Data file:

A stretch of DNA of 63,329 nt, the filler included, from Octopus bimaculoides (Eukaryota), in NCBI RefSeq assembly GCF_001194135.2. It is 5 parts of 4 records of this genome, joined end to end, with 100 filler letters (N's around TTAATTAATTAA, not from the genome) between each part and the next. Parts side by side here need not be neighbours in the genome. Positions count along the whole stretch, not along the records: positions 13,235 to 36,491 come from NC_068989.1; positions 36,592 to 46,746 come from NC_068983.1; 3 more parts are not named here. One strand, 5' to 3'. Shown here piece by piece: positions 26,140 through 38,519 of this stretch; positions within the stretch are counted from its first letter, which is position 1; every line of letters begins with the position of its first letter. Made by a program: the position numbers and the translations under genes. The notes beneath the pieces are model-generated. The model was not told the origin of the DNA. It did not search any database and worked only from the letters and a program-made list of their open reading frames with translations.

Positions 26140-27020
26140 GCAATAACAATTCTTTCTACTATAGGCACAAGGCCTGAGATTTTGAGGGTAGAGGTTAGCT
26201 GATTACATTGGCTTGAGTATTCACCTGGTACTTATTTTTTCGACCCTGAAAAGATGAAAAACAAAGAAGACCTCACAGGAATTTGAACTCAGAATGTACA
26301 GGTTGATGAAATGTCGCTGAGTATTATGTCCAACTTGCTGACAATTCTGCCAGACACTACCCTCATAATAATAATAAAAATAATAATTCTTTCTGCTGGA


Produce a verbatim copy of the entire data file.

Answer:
A stretch of DNA of 63,329 nt, the filler included, from Octopus bimaculoides (Eukaryota), in NCBI RefSeq assembly GCF_001194135.2. It is 5 parts of 4 records of this genome, joined end to end, with 100 filler letters (N's around TTAATTAATTAA, not from the genome) between each part and the next. Parts side by side here need not be neighbours in the genome. Positions count along the whole stretch, not along the records: positions 13,235 to 36,491 come from NC_068989.1; positions 36,592 to 46,746 come from NC_068983.1; 3 more parts are not named here. One strand, 5' to 3'. Shown here piece by piece: positions 26,140 through 38,519 of this stretch; positions within the stretch are counted from its first letter, which is position 1; every line of letters begins with the position of its first letter. Made by a program: the position numbers and the translations under genes. The notes beneath the pieces are model-generated. The model was not told the origin of the DNA. It did not search any database and worked only from the letters and a program-made list of their open reading frames with translations.

Positions 26140-27020
26140 GCAATAACAATTCTTTCTACTATAGGCACAAGGCCTGAGATTTTGAGGGTAGAGGTTAGCT
26201 GATTACATTGGCTTGAGTATTCACCTGGTACTTATTTTTTCGACCCTGAAAAGATGAAAAACAAAGAAGACCTCACAGGAATTTGAACTCAGAATGTACA
26301 GGTTGATGAAATGTCGCTGAGTATTATGTCCAACTTGCTGACAATTCTGCCAGACACTACCCTCATAATAATAATAAAAATAATAATTCTTTCTGCTGGA